T Nation

1 RPM

T-men:
If you can bench 135 lbs/7 times, what is your approximate 1rpm? If you wanted to find out what your 1 rpm is for bench press, without referencing a 1 rpm chart or table, how would you warm up as to “not tear anything”, and yet have enough strength to find the approximate 1rpm?
Thanks

Big: Most trainers (including the GOOD ones!) will recommend doing this calculation from a chart. Finding the actual 1RM by lifting is usually not a good idea, for the very reason you alude to; injury. Also, as you try and try to “push” it to that 1RM by lifting, you expend a LOT of energy, so that what ever weight you assume to be your 1RM may not be a true reflection because of all that expended energy.

This is a little off from your question, but I would like the gangs thoughts on warm-up sets; Some say about 25% 1RM, 50% 1RM then WORK sets at 80% to 90% of 1RM. Any thoughts? (Hope this helps).

Oh…from my chart, your 1RM (135 lbs/7 reps) is ABOUT 170 pounds. (Remember that these charts are APPROXIMATIONS.) That would make your work sets BETWEEN 135 (80%) and 155 (90%).

Mufusa
Thanks for the reply

I have to disagree. Charts are crap. Ask Bill Starr what he thinks of charts. People use charts because they like to think they can lift more than they actually can. The only way to lift big singles is to train for big singles, and if you’re doing that, you don’t need a chart to tell you what your max is. The stress placed on your body by doing higher reps does not prepare you for the stress placed on your body by doing singles, doubles and triples. For example, at the end of a 20 rep squat routine, i hit 225 lbs 20xs. Run that down a chart and it probably translates into a 370-400 single. I gaurantee you that if i had tried a single with that weight at my next workout, that it would have crushed me. And it doesn’t take a genius to figure out why.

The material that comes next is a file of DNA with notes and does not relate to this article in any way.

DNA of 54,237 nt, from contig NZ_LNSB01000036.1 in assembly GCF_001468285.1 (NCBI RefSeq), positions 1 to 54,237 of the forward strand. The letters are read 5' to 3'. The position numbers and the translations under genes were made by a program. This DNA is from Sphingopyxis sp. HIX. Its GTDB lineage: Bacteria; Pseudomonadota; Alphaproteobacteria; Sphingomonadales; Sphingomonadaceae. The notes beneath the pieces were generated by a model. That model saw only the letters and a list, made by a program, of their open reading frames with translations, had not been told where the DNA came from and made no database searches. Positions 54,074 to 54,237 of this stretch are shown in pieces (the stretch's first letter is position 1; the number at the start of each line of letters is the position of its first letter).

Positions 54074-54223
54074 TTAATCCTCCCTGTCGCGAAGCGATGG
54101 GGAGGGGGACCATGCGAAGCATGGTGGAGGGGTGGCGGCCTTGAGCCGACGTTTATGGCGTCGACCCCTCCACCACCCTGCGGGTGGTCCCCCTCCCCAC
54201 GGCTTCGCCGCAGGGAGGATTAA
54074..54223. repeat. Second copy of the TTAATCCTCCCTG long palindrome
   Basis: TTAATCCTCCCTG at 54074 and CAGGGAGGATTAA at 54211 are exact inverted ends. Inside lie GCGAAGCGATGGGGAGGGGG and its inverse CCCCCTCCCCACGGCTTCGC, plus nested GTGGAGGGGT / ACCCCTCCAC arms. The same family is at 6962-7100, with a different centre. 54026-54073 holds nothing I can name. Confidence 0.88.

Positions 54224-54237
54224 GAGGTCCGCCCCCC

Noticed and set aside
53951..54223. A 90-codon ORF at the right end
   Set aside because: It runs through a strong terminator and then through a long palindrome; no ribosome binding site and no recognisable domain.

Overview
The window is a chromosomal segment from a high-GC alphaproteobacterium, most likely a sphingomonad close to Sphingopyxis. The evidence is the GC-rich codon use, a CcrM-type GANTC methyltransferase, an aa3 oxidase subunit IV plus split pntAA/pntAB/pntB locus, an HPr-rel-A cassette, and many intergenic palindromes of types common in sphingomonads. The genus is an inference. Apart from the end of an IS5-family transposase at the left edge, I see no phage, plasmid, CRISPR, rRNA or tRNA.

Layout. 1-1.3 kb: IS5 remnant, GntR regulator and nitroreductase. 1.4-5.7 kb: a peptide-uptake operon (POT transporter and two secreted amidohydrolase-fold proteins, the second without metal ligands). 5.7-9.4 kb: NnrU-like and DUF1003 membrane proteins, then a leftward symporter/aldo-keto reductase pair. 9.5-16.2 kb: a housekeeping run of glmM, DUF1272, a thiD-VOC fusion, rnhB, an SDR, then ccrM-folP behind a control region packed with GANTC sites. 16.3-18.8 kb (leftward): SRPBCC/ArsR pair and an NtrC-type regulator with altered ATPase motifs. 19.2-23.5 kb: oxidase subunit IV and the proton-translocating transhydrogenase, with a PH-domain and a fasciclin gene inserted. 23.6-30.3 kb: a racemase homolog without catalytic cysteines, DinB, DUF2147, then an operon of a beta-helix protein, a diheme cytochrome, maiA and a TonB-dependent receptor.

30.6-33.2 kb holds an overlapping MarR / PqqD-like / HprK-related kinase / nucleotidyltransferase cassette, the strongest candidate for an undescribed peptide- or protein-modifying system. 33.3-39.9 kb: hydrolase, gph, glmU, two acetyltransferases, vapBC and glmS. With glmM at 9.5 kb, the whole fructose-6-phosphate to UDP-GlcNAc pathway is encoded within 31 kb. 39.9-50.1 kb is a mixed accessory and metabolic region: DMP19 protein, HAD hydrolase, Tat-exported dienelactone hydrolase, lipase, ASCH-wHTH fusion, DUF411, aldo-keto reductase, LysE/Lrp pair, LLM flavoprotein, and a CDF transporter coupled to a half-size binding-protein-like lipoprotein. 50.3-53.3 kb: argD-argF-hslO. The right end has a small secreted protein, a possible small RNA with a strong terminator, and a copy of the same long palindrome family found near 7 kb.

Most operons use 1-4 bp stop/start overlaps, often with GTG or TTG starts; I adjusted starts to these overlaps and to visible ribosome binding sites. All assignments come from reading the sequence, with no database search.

Until you get under a weight and lift it, its not your max single, I don’t care what any chart says.

Let me say it again; they are APPROXIMATIONS and a STARTING POINT, especally for the beginner. EAG, if you’re throwing around that kind of iron,you certainly are not a beginner. Seasoned lifters have no more need for charts than they do for weighing out every morsel of their food. NO beginner (or even intermediate lifter, for that matter) needs to be pushing the limit in order to see what their 1RM is. They are begging for injury. My recommendation still stands…

Mufusa,since you are doing some PT, I thought I might mention this, it is my understanding that women have a higher endurance (able to do more reps)at closer to their 1rm than men, while men of course have the greater overall strength. In other words, a male and female with the same muscle mass ( upper body), the female may be able to do 5 reps at 90% of her 1rm. The male’s 1rm may be 20lbs higher, but he can only do 3 reps of his 1rm. Do you have separate charts for M/F ? I think I read this on the Meso site, or possibly Scientific American.I am just generalizing the #s here, I don’t remember the specific %'s. Any questions, comments, concerns people? If I am confused, please enlighten me.

A Girl: No, I think you’re right, but for some reason, I have not seen separate charts.